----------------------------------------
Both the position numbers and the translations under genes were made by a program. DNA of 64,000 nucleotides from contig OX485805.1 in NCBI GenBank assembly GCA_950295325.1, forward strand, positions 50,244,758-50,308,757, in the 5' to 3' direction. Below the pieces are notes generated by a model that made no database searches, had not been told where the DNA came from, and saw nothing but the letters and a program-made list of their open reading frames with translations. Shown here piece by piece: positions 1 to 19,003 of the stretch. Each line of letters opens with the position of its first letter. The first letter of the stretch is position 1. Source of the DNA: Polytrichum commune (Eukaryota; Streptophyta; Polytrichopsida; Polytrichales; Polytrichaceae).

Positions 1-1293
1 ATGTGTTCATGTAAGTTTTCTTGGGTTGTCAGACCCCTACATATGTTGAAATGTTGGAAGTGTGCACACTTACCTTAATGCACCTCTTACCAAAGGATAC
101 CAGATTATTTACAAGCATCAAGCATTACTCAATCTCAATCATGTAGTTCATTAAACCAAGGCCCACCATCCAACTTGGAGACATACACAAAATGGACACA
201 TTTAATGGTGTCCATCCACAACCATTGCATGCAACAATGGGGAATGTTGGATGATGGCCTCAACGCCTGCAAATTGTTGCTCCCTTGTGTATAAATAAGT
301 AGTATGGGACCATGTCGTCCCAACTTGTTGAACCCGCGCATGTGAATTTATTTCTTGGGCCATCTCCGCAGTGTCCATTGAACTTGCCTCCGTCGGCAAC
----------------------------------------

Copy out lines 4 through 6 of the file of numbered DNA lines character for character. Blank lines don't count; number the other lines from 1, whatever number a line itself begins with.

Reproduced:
101 CAGATTATTTACAAGCATCAAGCATTACTCAATCTCAATCATGTAGTTCATTAAACCAAGGCCCACCATCCAACTTGGAGACATACACAAAATGGACACA
201 TTTAATGGTGTCCATCCACAACCATTGCATGCAACAATGGGGAATGTTGGATGATGGCCTCAACGCCTGCAAATTGTTGCTCCCTTGTGTATAAATAAGT
301 AGTATGGGACCATGTCGTCCCAACTTGTTGAACCCGCGCATGTGAATTTATTTCTTGGGCCATCTCCGCAGTGTCCATTGAACTTGCCTCCGTCGGCAAC